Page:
Patients (n = 102) included 59 with AK (58%), 32 with BCC (31%), and 11 with BD (11%).The 59 patients with facial AKs had one PDT-MAL session and were evaluated for clinical and aesthetic results after 12 weeks.The aesthetic result was considered satisfactory when the patient presented photorejuvenation with improvement of solar melanoses, telangiectasias and thin wrinkles. All patients presented satisfactory aesthetic results and a decrease in the number of AKs. Six patients needed one additional session after 12 weeks, due to an incomplete result (Graph 2 / Figures 3 and 4).

Of the 32 BCC patients who were treated with PDTMAL, all except 6 presented a histological cure and excellent aesthetic results after the treatment (Graph 3 / Figures 5 and 6). Of the remaining, 6 1 had superficial extensive facial BCC, 2 had Gorlin syndrome, and 3 had BCC lesions in the "H" area of the face (perioral, perinasal and periorbital areas). The 11 BD patients had 13 lesions treated with 2 PDT-MAL sessions with a 7-day interval. The lesions persisted in two patients after 12 weeks.The remaining patients presented a clinical and histological cure with excellent aesthetic results (Graph 4 / Figure 7).

All patients reported sensibility to pain during the procedure; the interruption of the illumination was necessary in only 2 cases. Several strategies were employed to minimize pain during the sessions: oral analgesic 1 hour before the use of the red light, cooling spray, thermal water, cooled saline solution compresses applied directly on the treated area during the entire period of illumination, and increasing the distance from the light bulb to the skin to 8 cm.9 A higher correlation of pain sensibility – which was directly proportional to the extent of the treated area (and, in the case of AKs, to the number of lesions) – was observed in male patients.The area most sensitive to the treatment was the scalp in bald men, followed by the frontal region in both genders.

An additional side effect observed was erythema, light or moderate in most cases, which was treated with emollients. It was severe in only one case, and required the use of a topical corticosteroid. Crusts and desquamation were commonly observed, while pustules and significant edema were observed in one female patient (Figure 8).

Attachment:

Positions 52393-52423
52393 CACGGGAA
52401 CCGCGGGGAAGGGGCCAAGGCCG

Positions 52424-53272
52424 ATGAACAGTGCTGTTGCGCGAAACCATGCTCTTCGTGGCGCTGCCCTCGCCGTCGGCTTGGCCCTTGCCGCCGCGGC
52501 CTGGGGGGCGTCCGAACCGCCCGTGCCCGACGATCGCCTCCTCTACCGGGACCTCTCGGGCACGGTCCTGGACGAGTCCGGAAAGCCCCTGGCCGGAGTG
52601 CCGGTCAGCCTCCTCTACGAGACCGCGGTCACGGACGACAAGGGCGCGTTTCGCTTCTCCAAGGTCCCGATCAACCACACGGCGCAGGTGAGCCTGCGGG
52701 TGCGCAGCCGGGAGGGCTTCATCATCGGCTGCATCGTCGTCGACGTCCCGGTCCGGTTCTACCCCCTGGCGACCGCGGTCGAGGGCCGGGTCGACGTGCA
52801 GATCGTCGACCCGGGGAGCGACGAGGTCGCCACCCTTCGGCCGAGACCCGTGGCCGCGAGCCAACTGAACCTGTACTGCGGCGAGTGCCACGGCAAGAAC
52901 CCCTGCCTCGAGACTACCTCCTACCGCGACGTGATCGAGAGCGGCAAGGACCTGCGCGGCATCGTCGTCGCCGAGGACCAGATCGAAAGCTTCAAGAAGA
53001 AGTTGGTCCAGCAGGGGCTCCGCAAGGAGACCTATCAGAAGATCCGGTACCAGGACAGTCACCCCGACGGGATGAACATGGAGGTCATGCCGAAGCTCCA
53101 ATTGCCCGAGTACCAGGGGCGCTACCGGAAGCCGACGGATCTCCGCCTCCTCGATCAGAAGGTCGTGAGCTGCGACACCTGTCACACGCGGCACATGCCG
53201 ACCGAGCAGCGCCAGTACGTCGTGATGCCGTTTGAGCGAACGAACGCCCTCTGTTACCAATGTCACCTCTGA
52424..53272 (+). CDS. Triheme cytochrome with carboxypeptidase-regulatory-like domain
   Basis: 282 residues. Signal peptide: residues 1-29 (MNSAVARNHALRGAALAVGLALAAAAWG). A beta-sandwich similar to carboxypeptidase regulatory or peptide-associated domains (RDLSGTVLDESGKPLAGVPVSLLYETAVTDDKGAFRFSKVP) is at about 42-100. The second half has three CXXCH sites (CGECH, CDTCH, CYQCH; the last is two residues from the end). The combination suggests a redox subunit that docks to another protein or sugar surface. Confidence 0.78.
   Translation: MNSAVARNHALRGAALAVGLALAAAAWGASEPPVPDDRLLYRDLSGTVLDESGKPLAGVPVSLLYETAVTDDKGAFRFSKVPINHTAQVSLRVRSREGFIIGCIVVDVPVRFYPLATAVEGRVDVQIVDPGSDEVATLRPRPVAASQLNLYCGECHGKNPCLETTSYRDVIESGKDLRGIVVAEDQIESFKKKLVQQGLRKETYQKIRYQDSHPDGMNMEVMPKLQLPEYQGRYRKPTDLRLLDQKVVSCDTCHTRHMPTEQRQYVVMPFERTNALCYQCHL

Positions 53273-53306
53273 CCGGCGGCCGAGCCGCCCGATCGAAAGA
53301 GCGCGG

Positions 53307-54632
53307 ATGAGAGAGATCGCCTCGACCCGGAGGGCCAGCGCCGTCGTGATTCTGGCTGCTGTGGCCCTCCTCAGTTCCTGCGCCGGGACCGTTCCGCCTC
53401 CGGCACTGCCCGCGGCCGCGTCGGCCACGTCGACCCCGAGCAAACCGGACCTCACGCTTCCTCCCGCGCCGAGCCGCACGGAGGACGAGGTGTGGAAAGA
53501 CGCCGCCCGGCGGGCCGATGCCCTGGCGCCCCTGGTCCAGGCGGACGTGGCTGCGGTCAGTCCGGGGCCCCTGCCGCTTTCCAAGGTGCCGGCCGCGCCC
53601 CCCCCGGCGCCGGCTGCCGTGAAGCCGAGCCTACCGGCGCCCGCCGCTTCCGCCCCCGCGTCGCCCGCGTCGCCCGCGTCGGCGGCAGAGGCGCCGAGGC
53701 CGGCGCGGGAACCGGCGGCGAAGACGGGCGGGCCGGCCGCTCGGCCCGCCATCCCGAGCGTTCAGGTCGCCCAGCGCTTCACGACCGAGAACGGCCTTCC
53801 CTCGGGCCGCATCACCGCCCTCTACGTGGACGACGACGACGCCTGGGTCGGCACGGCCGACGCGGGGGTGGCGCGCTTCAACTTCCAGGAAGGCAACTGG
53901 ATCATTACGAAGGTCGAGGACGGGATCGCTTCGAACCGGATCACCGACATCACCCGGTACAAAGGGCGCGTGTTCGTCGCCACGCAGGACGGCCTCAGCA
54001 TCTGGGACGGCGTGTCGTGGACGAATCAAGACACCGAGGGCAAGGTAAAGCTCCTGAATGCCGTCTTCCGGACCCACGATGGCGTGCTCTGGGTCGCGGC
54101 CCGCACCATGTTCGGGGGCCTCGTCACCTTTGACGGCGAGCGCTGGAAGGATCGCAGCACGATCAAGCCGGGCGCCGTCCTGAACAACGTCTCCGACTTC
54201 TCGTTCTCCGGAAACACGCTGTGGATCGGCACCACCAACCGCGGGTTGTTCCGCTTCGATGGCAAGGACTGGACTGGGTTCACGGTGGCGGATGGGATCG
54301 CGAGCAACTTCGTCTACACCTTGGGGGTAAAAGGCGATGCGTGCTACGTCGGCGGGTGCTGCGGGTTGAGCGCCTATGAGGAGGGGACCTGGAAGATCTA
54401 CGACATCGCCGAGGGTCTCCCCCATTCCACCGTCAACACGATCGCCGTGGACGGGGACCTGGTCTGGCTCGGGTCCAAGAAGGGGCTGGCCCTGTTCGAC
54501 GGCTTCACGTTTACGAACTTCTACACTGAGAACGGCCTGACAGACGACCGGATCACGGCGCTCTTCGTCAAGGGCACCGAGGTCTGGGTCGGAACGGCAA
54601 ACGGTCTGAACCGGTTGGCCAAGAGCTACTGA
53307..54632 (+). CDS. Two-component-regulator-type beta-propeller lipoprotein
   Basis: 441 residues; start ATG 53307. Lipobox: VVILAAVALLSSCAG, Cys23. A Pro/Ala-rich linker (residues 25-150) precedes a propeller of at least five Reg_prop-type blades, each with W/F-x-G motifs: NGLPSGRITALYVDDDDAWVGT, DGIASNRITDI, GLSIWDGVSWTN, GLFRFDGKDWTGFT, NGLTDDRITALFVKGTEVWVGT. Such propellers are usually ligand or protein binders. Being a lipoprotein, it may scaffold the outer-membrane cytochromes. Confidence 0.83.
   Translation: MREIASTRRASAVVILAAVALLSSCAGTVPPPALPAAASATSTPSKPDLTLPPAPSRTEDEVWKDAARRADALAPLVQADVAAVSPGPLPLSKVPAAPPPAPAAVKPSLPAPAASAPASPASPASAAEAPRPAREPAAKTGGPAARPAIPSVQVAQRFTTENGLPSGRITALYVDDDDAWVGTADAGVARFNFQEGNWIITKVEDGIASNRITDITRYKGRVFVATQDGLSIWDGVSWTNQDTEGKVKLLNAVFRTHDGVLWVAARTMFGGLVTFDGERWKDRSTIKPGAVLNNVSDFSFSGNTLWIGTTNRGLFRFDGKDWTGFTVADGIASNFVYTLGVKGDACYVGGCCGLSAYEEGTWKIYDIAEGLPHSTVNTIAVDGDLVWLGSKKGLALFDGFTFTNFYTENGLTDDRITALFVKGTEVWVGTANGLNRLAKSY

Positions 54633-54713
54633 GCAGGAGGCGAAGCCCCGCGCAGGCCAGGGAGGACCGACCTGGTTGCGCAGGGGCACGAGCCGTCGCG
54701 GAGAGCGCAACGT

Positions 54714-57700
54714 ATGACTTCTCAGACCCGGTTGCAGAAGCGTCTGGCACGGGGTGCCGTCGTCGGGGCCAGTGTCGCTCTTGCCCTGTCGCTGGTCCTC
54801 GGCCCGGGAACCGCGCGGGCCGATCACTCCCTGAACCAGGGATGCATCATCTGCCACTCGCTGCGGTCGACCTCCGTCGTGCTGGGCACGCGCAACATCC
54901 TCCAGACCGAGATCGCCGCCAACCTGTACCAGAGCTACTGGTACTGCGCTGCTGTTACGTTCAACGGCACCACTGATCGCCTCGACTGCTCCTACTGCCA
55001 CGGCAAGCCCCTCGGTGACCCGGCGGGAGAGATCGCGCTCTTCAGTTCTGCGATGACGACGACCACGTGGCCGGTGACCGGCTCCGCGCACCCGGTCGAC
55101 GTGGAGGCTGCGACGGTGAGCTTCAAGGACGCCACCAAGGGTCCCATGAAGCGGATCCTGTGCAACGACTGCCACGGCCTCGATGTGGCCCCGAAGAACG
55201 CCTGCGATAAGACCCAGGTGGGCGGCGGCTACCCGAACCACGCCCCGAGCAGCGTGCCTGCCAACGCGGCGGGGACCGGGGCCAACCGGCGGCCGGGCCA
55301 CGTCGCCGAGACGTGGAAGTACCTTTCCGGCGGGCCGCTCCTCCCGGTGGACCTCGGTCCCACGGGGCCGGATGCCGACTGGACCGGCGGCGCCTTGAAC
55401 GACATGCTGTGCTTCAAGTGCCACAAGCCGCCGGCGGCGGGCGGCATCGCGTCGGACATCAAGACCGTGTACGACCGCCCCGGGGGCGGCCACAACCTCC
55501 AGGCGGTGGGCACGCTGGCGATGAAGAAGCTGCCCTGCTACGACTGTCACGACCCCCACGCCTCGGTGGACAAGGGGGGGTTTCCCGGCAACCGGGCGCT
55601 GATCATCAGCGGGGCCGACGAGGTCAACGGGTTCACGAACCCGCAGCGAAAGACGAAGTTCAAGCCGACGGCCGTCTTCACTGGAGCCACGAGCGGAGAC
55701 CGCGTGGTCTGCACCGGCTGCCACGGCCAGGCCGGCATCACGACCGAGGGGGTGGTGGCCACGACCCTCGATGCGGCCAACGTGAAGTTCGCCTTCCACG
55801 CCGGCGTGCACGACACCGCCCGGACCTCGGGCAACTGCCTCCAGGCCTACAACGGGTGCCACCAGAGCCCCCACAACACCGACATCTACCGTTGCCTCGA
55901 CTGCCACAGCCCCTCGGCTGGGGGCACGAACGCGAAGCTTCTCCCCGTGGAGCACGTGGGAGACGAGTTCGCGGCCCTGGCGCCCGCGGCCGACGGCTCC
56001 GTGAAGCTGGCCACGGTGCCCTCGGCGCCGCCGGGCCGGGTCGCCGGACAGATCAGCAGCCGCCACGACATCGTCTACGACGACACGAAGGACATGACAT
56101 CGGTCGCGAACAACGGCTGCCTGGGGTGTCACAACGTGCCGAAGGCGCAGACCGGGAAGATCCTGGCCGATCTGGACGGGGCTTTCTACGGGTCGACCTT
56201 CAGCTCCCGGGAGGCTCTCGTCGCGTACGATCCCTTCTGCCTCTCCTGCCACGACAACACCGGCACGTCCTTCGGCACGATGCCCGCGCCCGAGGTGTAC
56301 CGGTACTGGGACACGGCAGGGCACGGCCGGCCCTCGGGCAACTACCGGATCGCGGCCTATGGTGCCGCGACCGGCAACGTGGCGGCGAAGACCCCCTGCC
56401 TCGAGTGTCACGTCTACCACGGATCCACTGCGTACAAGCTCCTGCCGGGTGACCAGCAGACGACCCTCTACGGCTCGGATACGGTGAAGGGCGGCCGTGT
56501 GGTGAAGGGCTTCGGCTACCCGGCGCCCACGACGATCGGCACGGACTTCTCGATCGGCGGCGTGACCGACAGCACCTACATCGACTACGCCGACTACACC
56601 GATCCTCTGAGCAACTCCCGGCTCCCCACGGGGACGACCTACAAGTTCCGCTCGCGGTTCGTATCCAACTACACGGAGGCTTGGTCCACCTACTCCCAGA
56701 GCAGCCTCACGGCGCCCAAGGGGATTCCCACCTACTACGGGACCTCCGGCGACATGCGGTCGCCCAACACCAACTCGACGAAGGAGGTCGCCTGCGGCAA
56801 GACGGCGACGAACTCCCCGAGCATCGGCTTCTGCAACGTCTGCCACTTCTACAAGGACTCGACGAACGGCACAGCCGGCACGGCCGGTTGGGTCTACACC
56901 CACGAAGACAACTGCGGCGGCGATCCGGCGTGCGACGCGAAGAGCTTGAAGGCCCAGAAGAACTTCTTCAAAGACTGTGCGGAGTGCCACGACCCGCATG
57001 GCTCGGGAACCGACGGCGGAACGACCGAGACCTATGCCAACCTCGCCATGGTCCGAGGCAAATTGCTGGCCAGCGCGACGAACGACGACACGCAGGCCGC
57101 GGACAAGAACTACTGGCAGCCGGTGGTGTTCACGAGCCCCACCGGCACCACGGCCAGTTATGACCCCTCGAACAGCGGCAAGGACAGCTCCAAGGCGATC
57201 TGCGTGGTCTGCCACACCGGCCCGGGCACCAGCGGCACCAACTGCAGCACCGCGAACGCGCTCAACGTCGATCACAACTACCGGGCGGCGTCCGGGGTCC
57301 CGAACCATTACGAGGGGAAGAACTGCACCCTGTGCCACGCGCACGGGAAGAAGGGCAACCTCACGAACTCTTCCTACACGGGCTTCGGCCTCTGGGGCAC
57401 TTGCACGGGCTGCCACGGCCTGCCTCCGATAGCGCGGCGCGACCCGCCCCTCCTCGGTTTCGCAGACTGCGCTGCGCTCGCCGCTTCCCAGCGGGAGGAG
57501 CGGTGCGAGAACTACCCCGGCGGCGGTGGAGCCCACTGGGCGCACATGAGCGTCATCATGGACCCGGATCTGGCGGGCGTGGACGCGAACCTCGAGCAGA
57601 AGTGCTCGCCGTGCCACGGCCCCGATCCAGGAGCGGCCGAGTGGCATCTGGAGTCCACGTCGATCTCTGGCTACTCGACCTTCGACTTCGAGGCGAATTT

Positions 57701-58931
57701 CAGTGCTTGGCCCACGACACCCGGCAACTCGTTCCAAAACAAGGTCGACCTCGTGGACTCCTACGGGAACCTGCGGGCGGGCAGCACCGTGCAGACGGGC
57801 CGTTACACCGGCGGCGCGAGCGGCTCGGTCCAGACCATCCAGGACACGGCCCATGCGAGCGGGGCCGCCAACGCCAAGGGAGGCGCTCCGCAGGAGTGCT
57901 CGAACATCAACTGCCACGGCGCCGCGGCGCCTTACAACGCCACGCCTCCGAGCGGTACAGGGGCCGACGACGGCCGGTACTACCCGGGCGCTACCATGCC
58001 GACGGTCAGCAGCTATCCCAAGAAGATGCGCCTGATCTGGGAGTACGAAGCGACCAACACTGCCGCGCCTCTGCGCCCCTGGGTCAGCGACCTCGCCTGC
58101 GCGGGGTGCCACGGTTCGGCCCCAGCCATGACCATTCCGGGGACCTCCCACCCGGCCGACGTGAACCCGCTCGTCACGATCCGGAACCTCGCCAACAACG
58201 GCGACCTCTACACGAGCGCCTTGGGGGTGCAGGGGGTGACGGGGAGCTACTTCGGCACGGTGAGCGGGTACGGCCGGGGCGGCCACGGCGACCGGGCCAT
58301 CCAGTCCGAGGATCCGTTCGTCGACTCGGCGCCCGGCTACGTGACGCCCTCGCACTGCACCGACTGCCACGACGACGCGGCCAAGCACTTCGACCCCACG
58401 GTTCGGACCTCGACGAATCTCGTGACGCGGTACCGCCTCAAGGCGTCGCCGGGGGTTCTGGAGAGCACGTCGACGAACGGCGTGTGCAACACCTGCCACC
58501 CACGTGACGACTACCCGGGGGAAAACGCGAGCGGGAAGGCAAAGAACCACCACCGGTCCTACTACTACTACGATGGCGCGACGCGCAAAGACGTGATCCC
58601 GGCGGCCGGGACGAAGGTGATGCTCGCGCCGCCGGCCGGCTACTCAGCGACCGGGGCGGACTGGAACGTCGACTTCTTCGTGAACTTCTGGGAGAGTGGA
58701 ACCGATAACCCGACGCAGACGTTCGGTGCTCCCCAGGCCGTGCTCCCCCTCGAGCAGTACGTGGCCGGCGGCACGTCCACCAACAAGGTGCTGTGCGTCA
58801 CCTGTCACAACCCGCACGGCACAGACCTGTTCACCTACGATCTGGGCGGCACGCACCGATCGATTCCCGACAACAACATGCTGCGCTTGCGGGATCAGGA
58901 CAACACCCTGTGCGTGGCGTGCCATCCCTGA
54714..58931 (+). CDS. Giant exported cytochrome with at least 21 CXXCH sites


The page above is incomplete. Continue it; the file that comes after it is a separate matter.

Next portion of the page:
DISCUSSION

AKs are the most common premalignant cutaneous lesions; they are frequently multiple and occur in exposed areas such as the face, scalp and upper limbs. Since 5-20% of these lesions will become SCCs in 10 to 25 years, and there is no way to tell which lesions will become malignant, it is necessary to treat all AKs.10,11

Tarstedt and colleagues demonstrated that one PDT-MAL session (repeated after 3 months if the lesions persisted), was as effective as the initial treatment plan of two sessions with a oneweek interval.12 Facial AKs respond better to PDT-MAL due to the lower hyperkeratosis that they present compared to similar lesions when located in the acral segments. The use of PDTMAL is limited by the sensitivity to pain, which is directly proportional to the following patient characteristics: male gender, location on bald men''''''''s scalps, frontal region in both genders and multiple and extensive lesions on the face. 9 Due to such factors, we chose to carry out one session on each side of the face, with a one-week interval, in addition to taking several measures (discussed above) to minimize pain.9